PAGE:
One of the most influential parables is that of the good Samaritan (Lk 10:30-35). People all over the world speak of being a good Samaritan, of helping people who are in need. Jesus told this parable to a lawyer who asked, “Master, what shall I do to inherit eternal life?” As dramatic and crucial as this parable’s plain practical content clearly is, a time-honored but now almost forgotten tradition sees this story also as an impressive allegory of the fall and redemption of all mankind. The roots of this interpretation reach deep into early Christian literature. Writing in the late second century A.D., Origen stated that this interpretation came down to him from “one of the elders”:
The man who was going down is Adam. Jerusalem is paradise, and Jericho is the world. The robbers are hostile powers. The priest is the law, the Levite is the prophets, and the Samaritan is Christ. The wounds are disobedience, the beast is the Lord’s body, the inn, which accepts all who wish to enter, is the Church. And further, the two coins mean the Father and the Son. The manager of the inn is the head of the Church, to whom its care has been entrusted. And the fact that the Samaritan promises he will return represents the Savior’s second coming.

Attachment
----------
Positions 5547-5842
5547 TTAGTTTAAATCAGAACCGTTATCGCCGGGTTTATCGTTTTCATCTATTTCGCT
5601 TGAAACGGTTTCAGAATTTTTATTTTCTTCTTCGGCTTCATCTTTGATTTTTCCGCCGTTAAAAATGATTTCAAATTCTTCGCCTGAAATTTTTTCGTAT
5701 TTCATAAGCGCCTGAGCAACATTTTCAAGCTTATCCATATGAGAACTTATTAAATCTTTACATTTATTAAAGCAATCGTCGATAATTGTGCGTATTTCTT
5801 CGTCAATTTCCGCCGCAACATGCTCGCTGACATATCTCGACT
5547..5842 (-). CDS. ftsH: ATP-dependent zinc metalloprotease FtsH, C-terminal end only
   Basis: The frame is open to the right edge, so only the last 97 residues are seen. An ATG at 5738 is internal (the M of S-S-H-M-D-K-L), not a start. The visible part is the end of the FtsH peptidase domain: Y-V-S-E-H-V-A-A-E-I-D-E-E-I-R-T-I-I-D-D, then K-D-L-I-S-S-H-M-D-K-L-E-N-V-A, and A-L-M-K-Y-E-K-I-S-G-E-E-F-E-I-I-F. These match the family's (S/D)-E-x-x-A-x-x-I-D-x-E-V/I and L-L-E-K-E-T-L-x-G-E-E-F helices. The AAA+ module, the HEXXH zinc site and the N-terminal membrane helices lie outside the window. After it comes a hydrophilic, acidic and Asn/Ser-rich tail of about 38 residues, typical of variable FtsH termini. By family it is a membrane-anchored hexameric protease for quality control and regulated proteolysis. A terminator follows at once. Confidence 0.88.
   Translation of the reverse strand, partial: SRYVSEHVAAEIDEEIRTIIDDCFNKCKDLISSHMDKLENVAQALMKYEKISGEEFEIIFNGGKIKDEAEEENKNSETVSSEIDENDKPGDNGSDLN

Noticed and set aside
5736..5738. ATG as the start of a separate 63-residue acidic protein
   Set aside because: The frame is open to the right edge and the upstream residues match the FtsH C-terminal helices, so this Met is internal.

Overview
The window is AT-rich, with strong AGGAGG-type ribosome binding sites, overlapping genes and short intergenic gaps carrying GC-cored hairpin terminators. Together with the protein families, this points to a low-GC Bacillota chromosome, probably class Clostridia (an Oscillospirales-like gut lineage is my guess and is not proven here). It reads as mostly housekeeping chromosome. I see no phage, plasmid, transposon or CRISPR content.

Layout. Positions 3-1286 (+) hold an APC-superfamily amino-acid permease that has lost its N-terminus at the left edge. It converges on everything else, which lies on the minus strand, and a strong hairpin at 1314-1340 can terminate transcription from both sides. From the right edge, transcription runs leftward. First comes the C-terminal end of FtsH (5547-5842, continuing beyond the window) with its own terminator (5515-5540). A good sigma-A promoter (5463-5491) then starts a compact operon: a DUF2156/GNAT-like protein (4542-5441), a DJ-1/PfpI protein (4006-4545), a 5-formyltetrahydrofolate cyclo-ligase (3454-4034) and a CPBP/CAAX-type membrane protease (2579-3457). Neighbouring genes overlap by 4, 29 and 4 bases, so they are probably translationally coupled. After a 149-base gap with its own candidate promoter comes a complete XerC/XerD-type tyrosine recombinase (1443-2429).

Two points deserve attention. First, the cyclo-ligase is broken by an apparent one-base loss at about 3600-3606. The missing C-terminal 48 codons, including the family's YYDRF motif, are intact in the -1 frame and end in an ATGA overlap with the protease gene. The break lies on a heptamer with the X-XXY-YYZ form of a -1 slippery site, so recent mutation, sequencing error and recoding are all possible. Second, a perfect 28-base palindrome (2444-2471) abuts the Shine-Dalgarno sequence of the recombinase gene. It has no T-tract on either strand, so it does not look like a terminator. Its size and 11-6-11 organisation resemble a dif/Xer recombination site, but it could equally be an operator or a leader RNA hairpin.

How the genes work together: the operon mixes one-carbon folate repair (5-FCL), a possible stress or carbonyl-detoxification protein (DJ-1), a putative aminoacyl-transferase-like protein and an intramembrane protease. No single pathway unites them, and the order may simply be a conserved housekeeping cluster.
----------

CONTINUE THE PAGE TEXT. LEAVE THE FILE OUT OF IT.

Indeed, to a listener who understands the plan of salvation, each element in this allegory can be seen as corresponding significantly with an important step in the journey of all mankind toward eternal life. Understood in this way, this parable is not only about a man who went down to Jericho but also about every person who comes down to walk upon this earth.Reference:
John W. Welch, “The Good Samaritan: A Type and Shadow of the Plan of Salvation,” BYU Studies 38/2 (1999): 50-115.